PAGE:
- The Washington Times - Thursday, June 5, 2008

UPDATED, 11 a.m.

A large, powerful storm hammered the Washington area and beyond Wednesday with winds exceeding 50 mph, leaving one man dead and 500,000 without power. Funnel clouds and blown roofs were reported in several places.

A tree fell in Annandale at Hummer and Marshall roads, striking a vehicle and killing a man, Fairfax County fire department spokesman Lt. Raul Castillo said. There was little other damage in the immediate area, he said.

Huu Dai Pham, 57, of Delaware died in the vehicle.

In the Fairfax County section of Dunn Loring, the roof was blown off a house and a tree fell onto the structure, Lt. Castillo said.

Montgomery and Prince George’s counties canceled all classes and school activities Thursday because so many schools were without power.

Potomac Electric Power Co. spokesman Bob Dobkin said the utility was looking at a multiday effort to restore power for all of its customers.

In Falls Church, Michael Gesami said a tree crashed through the roof of his two-story house like a meat cleaver.

“I thought it was really loud thunder,” said Mr. Gesami, 20. “It crashed right through.”

Parents lined up outside schools in Fairfax County to pick up their children after school officials decided not to put them on buses in the midst of the storm.

In Old Town Alexandria, the historic Lyceum museum, dating to 1839, sustained no structural damage when a large tree fell and crushed a covered walkway leading to the building. There were initial reports of a person pinned under the tree, but rescuers found no one, said Capt. Luis Santano, spokesman for the Alexandria fire department.

A crane collapsed at the Sparrows Point steel mill near Baltimore, stranding two workers for a time on a ladder, Baltimore County fire officials said. No injuries were reported. The collapse was reported after 4 p.m. as the workers were unloading a barge.

The National Weather Service in Sterling, Va., confirmed that storm damage in Roanoke on Tuesday night was caused by a small tornado, which touched down at 7:27 p.m.

The National Weather Service had not confirmed any tornadoes from Wednesday’s storm, meteorologist Brandon Peloquin said. He said teams would go out later to assess the damage.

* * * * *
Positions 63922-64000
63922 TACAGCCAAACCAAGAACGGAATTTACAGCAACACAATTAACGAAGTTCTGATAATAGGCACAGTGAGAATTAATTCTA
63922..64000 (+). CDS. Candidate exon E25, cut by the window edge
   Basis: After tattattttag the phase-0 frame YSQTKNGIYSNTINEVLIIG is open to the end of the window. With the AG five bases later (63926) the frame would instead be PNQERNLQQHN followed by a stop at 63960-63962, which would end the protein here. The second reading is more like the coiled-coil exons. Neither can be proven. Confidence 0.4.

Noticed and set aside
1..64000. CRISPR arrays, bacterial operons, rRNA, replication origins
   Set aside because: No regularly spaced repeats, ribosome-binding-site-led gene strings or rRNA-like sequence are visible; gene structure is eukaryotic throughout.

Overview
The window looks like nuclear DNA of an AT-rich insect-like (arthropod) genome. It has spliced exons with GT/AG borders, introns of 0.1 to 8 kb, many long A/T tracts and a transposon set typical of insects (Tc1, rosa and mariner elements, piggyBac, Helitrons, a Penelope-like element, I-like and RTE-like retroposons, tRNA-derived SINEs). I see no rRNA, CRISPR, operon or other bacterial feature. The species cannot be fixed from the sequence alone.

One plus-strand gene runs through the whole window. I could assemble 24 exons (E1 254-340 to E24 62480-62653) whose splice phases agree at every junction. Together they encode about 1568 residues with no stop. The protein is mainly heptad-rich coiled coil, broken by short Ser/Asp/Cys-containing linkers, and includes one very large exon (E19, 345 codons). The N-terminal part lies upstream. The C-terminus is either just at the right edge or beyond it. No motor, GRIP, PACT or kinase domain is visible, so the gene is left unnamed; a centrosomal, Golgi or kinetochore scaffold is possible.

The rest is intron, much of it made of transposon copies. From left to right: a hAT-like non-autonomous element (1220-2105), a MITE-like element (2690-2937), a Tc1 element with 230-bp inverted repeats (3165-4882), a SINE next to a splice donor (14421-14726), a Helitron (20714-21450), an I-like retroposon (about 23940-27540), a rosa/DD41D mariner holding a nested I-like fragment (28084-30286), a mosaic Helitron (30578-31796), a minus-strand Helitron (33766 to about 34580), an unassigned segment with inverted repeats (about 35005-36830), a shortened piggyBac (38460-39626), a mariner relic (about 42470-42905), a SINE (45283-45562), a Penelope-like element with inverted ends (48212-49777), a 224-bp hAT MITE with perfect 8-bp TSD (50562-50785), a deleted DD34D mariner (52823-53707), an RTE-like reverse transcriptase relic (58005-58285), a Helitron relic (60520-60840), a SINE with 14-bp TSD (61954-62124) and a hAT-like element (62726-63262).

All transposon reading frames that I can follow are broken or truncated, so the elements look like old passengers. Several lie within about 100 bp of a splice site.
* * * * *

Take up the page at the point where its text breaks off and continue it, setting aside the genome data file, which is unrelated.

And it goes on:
Anne Arundel County fire officials said a tornado touched down about 3:30 p.m. Wednesday, but there were no reports of damage or injuries.

In Chesapeake Beach, Md., Mayor Gerald Donovan said one person was injured when a tornado apparently touched down in the area and ripped the roofs and siding off several homes.

“It scared a lot of people in our town,” Mr. Donovan told WRC-TV (Channel 4). “We’re all very grateful more damage wasn’t done.”

A street-sweeper operator in Chesapeake, Md., was buried with debris and sustained minor injuries.

Delays were reported at the Chesapeake Bay and Woodrow Wilson bridges because of heavy rain and debris kicked up by high winds.

Metro service on the Orange Line was forced to stop at the East Falls Church station during the evening rush hour after power lines fell across both tracks past the station at about 3:30 p.m. Metro provided free shuttle bus transportation, but hundreds were forced to wait as crowds overwhelmed the buses.

It took Rosemary Hidalgo more than 3 1/2 hours to go from the District to her home in Virginia. She had to take a Metro train and a bus to get to her car in a commuter parking lot before she could drive home.

MARC canceled all trains on the Brunswick line from the District to West Virginia for Thursday because of downed trees on the tracks. Service on the Camden Line also was interrupted Wednesday evening because of the storm.

Heavy winds caused major flight delays at Ronald Reagan Washington National and Baltimore-Washington International Thurgood Marshall airports.

Hail the size of nickles fell in Culpeper and Frederick counties, according to reports.

Sunshine and hot, humid weather, with scattered thunderstorms, is expected throughout Thursday.

— This article is based in part on wire services reports.

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